As used aircraft values got pummeled over the last few quarters, it seemed that the buyers had all but disappeared. They hadn’t. Now that the inventory of most model types is at unprecedented highs and prices are at unprecedented lows, buyers are reemerging in more noticeable numbers and scoring big time on CJs to G550s, often executing a trade some 30- to 50-percent below the prices accepted at this time last year.
Some model types have arrived at a more predictable trading range and have stemmed the freefall in pricing, while others still search for that ground. In either case the rate of value deterioration has gotten, as many stock traders put it, less worse. Certainly buyers will have the upper hand for quite a while, but we could see the inventory, which appears to have stabilized, actually ratchet down. If you can assume that the sellers who placed their aircraft on the market in response to the economy hitting the skids have already done so, this should slow down the rate at which additional aircraft are added. With stable prices, slightly improved economic conditions and a re-emergence of buyers, the inventory curve could turn marginally lower.
If business jets were real estate, the 40 GIVs for sale would represent a 10-year supply, based on the number currently for sale and the one-per quarter rate at which they are selling. Fortunately, this rule of thumb doesn’t transfer to our industry, which can see a model type go from overly abundant to tight supply in as little as two quarters. While six months might be optimistic during this dramatic cycle, it’s clear that buyers are reengaging and bringing to the market price definition that essentially primes the pump for increased sales activity. The about face can be brought about not only by buyers, but also by sellers, who decide to keep their aircraft due to improving conditions or because conditions are so bad they decide it wouldn’t be prudent to sell a business tool for such a low price.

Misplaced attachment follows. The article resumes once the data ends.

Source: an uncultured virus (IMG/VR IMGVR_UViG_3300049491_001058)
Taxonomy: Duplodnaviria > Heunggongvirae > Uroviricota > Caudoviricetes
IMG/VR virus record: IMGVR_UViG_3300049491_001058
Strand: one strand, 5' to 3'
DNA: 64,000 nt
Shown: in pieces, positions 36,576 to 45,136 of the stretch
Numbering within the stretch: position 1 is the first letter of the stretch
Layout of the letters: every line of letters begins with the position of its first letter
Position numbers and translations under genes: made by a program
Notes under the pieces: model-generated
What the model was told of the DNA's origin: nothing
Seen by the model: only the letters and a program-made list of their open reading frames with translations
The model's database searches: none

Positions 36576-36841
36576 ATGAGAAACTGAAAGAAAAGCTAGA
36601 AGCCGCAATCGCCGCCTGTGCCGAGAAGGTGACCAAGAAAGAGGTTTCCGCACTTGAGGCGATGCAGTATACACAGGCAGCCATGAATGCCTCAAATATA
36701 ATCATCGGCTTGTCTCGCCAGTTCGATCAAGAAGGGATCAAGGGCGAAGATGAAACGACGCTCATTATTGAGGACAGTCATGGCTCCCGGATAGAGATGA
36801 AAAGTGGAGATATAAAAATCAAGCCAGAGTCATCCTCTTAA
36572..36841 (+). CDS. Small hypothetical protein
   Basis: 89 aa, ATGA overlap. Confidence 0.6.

Whether a trend or an anomaly, some recent and interesting developments include heightened buying activity on the international market, perhaps spurred by a weak dollar against many foreign currencies and made more noticeable by the lower U.S. jet buying population right now. Another involves some former fractional owners trading up to whole aircraft, presumably due to the narrower gap between the cost of these two options at present. And it is quite amazing to see GIVs selling now for what Citation Excels were bringing a year ago, and Excels selling at the CJ2 price point. Sure prices could go lower, but that seems unlikely as buyers increasingly wade back into the market. We have even experienced a reverse auction process, whereby a participating seller provides details about his aircraft along with his best price to the prospective purchaser, who may use an intermediary.
One similarity to real estate is the high number of aircraft that are for sale as the result of foreclosures, or repossessions. While the exact number is hard to pin down, it’s definitely greater than 50 and probably lower than 100. These aircraft are typically parceled out to mainstream brokers to remarket, in most cases at attractive prices. Others may offer attractive short- or long-term rental or lease rates. Leases are also being employed by sellers who can’t find buyers and buyers who can’t find suitable financing, or who are perhaps not ready to commit to a market they believe has a further downside. A number of retail-to-retail, short-term leases have been structured this year and offer a short-term solution to both parties.
Some markets may appear stagnant but are actually experiencing some activity. For example, while it looks like little is happening in the GV market, two aircraft that never surfaced on the open market are being contracted off market. Some of the blow-out deals never reach the general public because savvy buyers often use an acquisition agent to dig beneath the market surface to locate a situation. These stealth deals can affect the markets due to their low pricing when compared to their peer aircraft.
Other markets are indeed stagnant. These left-for-dead markets need to do something drastic in terms of pricing to stimulate buyer interest. Sellers stuck in this vortex may be reluctant to accept the new market price, and the result is an aircraft that languishes on the market.
Everyone asks where the best deals are, and the answer is that deals are available pretty much everywhere. Gulfstreams, Challengers, Hawkers, Citations, Falcons and so on offer more value than at any other time in recent memory. The problem for sellers is that not many buyers can take advantage of it right now for either financial or political reasons. We often see entrepreneurs buying in this market as they seem to be immune to scrutiny from corporate governance, stockholders and the press.
While the summer is historically the slowest time of the year for aircraft transactions, it is typically followed by one of the busiest times. This summer, however, is running counter to the norm, as buyers seem to sense that the deals that have abounded for the last several months aren’t going to get much better.
While no one is expecting a rebound of prices anytime soon, few expect any greater price destruction than what already has been wrought on the market. For those who can, now seems like a great time to go shopping.